They would distribute also in small sums four hundred and seventy roubles—the interest on a sum bequeathed by the late Akim Ivanovitch for the relief of the poor and needy. There would be a hideous crush. From the gates to the doors of the office there would stretch a long file of strange people with brutal faces, in rags, numb with cold, hungry and already drunk, in husky voices calling down blessings upon Anna Akimovna, their benefactress, and her parents: those at the back would press upon those in front, and those in front would abuse them with bad language. The clerk would get tired of the noise, the swearing, and the sing-song whining and blessing; would fly out and give some one a box on the ear to the delight of all. And her own people, the factory hands, who received nothing at Christmas but their wages, and had already spent every farthing of it, would stand in the middle of the yard, looking on and laughing—some enviously, others ironically.
“Merchants, and still more their wives, are fonder of beggars than they are of their own workpeople,” thought Anna Akimovna. “It’s always so.”
Her eye fell upon the roll of money. It would be nice to distribute that hateful, useless money among the workpeople tomorrow, but it did not do to give the workpeople anything for nothing, or they would demand it again next time. And what would be the good of fifteen hundred roubles when there were eighteen hundred workmen in the factory besides their wives and children? Or she might, perhaps, pick out one of the writers of those begging letters— some luckless man who had long ago lost all hope of anything better, and give him the fifteen hundred. The money would come upon the poor creature like a thunder-clap, and perhaps for the first time in his life he would feel happy. This idea struck Anna Akimovna as original and amusing, and it fascinated her. She took one letter at random out of the pile and read it. Some petty official called Tchalikov had long been out of a situation, was ill, and living in Gushtchin’s Buildings; his wife was in consumption, and he had five little girls. Anna Akimovna knew well the four-storeyed house, Gushtchin’s Buildings, in which Tchalikov lived. Oh, it was a horrid, foul, unhealthy house!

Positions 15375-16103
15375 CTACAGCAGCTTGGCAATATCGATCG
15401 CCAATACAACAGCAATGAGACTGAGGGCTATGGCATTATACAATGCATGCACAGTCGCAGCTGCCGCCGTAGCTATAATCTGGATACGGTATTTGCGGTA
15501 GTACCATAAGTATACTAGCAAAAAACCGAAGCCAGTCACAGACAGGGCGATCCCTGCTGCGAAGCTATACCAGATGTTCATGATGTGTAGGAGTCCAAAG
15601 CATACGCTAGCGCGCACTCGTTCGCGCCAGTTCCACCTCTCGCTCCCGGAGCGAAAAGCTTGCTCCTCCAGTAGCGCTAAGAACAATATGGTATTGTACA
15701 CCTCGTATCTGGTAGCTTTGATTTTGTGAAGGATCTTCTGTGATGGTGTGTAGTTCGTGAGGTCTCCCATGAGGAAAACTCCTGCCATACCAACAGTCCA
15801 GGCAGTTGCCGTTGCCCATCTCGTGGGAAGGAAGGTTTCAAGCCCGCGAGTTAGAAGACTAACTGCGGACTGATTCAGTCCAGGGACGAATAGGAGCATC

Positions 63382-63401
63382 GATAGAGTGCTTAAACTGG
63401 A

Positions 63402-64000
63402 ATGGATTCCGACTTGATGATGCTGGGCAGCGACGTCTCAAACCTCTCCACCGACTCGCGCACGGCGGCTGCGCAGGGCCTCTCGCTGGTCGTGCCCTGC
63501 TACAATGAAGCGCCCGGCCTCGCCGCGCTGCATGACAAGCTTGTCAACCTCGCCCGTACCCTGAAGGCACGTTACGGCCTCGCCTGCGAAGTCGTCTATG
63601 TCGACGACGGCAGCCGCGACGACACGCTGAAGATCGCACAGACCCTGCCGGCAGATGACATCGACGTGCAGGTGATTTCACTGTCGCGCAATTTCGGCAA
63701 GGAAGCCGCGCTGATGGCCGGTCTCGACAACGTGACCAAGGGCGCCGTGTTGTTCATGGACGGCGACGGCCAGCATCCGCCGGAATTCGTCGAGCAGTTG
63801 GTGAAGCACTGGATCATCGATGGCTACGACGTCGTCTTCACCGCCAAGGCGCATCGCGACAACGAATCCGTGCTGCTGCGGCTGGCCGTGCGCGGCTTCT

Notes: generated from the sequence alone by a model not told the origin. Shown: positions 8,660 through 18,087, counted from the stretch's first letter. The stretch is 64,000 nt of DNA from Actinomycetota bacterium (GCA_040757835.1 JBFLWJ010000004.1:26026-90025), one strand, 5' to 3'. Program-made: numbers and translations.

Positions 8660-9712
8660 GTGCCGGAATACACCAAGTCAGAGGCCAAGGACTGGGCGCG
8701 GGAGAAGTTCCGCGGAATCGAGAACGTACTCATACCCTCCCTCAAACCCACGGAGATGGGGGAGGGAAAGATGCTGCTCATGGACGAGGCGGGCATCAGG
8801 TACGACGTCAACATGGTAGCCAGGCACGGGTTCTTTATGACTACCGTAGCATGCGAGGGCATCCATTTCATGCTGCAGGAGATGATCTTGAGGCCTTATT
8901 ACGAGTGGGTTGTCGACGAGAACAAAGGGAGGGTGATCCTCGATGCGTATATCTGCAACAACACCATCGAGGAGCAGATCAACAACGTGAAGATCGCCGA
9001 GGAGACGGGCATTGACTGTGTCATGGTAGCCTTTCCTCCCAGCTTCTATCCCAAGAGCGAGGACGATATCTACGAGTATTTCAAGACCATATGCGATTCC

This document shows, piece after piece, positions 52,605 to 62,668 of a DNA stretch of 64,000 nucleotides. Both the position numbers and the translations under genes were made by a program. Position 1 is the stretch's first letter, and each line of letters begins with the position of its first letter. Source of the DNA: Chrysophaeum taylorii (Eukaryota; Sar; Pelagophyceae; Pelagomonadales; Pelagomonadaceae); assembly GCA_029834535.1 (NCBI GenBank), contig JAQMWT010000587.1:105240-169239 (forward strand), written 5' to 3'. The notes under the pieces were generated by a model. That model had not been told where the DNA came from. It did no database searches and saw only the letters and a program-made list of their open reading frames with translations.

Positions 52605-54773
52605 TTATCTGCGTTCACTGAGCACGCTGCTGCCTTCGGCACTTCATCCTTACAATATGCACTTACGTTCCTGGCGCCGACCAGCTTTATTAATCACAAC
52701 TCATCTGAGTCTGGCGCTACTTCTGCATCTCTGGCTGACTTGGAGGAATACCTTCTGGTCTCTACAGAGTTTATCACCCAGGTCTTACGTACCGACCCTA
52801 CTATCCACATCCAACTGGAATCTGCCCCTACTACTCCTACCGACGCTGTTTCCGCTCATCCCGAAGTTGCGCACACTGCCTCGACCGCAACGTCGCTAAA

“Well, I will give it to that Tchalikov,” she decided. “I won’t send it; I had better take it myself to prevent unnecessary talk. Yes,” she reflected, as she put the fifteen hundred roubles in her pocket, “and I’ll have a look at them, and perhaps I can do something for the little girls.”
She felt light-hearted; she rang the bell and ordered the horses to be brought round.
When she got into the sledge it was past six o’clock in the evening. The windows in all the blocks of buildings were brightly lighted up, and that made the huge courtyard seem very dark: at the gates, and at the far end of the yard near the warehouses and the workpeople’s barracks, electric lamps were gleaming.